Severe type I plasminogen (PLG) deficiency has been causally linked to a rare chronic inflammatory disease of the mucous membranes that may be life threatening. Here we report clinical manifestations, PLG plasma levels, and molecular genetic status of the PLG gene of 50 patients. The most common clinical manifestations among these patients were ligneous conjunctivitis (80%) and ligneous gingivitis (34%), followed by less common manifestations such as ligneous vaginitis (8%), and involvement of the respiratory tract (16%), the ears (14%), or the gastrointestinal tract (2%). Four patients showed congenital occlusive hydrocephalus, 2 with Dandy-Walker malformation of cerebellum. Venous thrombosis was not observed. In all patients, plasma PLG levels were markedly reduced. In 38 patients, distinct mutations in the PLG gene were identified. The most common genetic alteration was a K19E mutation found in 34% of patients. Transient in vitro expression of PLG mutants R134K, delK212, R216H, P285T, P285A, T319_N320insN, and R776H in transfected COS-7 cells revealed significantly impaired secretion and increased degradation of PLG. These results demonstrate impaired secretion of mutant PLG proteins as a common molecular pathomechanism in type I PLG deficiency.


Plasminogen (PLG) plays an important role in intra- and extravascular fibrinolysis, wound healing, cell migration, angiogenesis, and embryogenesis.1 Plg is primarily synthesized by liver tissue.2 However, other minor sources identified in mice include adrenal gland, kidney, brain, testis, heart, lung, uterus, spleen, thymus, and gut tissue.3 In humans, the cornea has been described as an extrahepatic site of PLG synthesis.4 Inherited PLG deficiency in humans can be divided into 2 types: true PLG deficiency (type I, or hypoplasminogenemia) and dysplasminogenemia (type II). In the former, both immunoreactive PLG level and functional activity are reduced, while the latter shows a normal or slightly reduced level of immunoreactive PLG while functional activity is significantly decreased. It has been shown by several authors since 1995 that homozygous or compound-heterozygous type I PLG deficiency is a major cause of a rare inflammatory disease affecting mainly mucous membranes in different body sites.5,6 The most common clinical manifestation is ligneous conjunctivitis, characterized by development of fibrin-rich, woodlike (“ligneous”) pseudomembranous lesions. Involvement of the cornea may result in blindness. Other, less common manifestations are ligneous gingivitis, otitis media, ligneous bronchitis and pneumonia, involvement of the gastrointestinal or female genital tract, juvenile colloid milium of the skin, and congenital occlusive hydrocephalus.6 In severely affected patients, prognosis is poor and treatment options are few. Worldwide, more than 150 patients with this disease have been reported since 1847, the date of first description.6,7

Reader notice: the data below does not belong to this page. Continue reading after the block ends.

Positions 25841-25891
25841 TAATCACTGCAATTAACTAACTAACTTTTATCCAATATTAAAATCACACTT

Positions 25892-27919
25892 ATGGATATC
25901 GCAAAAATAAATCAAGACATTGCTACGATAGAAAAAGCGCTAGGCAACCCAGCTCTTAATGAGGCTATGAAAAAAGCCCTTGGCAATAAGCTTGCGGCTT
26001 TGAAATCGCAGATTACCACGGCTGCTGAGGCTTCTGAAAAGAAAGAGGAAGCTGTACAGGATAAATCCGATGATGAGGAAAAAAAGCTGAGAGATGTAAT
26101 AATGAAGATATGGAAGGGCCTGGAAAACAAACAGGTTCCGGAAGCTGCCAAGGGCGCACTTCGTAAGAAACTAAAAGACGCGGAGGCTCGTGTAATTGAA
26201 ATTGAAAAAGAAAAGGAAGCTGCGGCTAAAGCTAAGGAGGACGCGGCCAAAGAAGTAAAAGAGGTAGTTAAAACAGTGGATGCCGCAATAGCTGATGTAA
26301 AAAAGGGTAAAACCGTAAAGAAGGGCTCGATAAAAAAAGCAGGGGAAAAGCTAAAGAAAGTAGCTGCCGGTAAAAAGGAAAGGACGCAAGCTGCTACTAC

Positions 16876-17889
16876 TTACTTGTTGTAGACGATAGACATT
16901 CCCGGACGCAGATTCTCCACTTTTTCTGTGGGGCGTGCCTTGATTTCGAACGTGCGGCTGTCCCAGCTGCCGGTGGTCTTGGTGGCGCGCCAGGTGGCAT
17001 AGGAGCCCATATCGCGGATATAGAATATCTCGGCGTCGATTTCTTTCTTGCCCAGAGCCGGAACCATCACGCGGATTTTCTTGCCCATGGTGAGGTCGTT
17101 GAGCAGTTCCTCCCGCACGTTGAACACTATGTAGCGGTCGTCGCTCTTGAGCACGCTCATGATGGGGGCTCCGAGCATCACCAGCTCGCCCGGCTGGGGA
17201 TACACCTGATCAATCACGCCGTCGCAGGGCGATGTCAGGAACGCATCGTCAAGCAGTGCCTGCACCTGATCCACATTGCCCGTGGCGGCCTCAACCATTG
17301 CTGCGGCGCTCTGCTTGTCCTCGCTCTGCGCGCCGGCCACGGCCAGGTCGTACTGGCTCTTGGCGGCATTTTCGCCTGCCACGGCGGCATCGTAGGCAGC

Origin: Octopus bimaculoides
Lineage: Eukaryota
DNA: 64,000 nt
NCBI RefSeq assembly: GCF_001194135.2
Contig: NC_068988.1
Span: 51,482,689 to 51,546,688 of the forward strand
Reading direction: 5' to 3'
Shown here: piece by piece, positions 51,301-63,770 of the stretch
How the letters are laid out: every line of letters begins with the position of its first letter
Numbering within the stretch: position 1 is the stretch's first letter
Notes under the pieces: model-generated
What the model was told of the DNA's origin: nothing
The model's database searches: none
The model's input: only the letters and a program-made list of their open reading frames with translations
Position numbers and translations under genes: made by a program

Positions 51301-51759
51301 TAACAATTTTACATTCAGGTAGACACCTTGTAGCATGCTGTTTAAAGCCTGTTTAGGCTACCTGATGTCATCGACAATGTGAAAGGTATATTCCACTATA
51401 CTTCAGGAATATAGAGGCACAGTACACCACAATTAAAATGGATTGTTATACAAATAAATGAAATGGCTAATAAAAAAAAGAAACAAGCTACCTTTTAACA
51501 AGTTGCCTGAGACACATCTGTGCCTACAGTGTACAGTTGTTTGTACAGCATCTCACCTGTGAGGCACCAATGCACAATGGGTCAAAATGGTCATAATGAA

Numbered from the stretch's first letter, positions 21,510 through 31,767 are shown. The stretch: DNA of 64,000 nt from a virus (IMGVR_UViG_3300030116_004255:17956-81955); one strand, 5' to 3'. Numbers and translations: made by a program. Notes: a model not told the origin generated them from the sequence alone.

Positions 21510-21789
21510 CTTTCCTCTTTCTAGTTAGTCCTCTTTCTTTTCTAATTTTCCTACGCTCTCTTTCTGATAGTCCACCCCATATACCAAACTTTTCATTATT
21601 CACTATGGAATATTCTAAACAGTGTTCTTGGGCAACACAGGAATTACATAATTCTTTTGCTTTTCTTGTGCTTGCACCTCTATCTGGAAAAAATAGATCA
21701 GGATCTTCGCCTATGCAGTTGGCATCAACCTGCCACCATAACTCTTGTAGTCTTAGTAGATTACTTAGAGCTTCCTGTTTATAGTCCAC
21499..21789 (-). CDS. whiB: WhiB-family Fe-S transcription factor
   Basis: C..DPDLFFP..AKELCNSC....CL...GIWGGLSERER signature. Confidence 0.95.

Here we report clinical findings and PLG gene molecular status in 50 new patients with severe type I PLG deficiency. In order to evaluate the molecular pathogenesis of type I PLG deficiency, we investigated the secretion kinetics of 9 naturally occurring PLG mutants transiently expressed in vitro in COS-7 cells.

Materials and methods

Patients, measurement of PLG levels, and molecular genetic analysis of the PLG gene